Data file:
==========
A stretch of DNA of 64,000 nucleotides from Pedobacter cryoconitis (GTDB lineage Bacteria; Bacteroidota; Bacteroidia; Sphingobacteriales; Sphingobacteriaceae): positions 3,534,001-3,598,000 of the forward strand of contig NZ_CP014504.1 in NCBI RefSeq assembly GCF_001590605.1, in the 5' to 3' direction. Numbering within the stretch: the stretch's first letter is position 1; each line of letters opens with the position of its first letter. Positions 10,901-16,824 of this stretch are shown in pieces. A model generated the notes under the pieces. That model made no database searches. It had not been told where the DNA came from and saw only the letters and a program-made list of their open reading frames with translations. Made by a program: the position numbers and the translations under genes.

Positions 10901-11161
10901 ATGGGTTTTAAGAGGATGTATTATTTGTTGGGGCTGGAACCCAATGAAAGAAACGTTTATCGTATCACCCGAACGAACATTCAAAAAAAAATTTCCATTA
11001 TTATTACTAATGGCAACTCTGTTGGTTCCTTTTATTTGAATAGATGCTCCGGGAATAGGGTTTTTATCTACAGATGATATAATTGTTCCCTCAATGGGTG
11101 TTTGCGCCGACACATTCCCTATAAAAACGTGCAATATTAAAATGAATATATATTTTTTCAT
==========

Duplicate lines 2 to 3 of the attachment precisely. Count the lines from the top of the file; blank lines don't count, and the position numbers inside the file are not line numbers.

Positions 10901-11161
10901 ATGGGTTTTAAGAGGATGTATTATTTGTTGGGGCTGGAACCCAATGAAAGAAACGTTTATCGTATCACCCGAACGAACATTCAAAAAAAAATTTCCATTA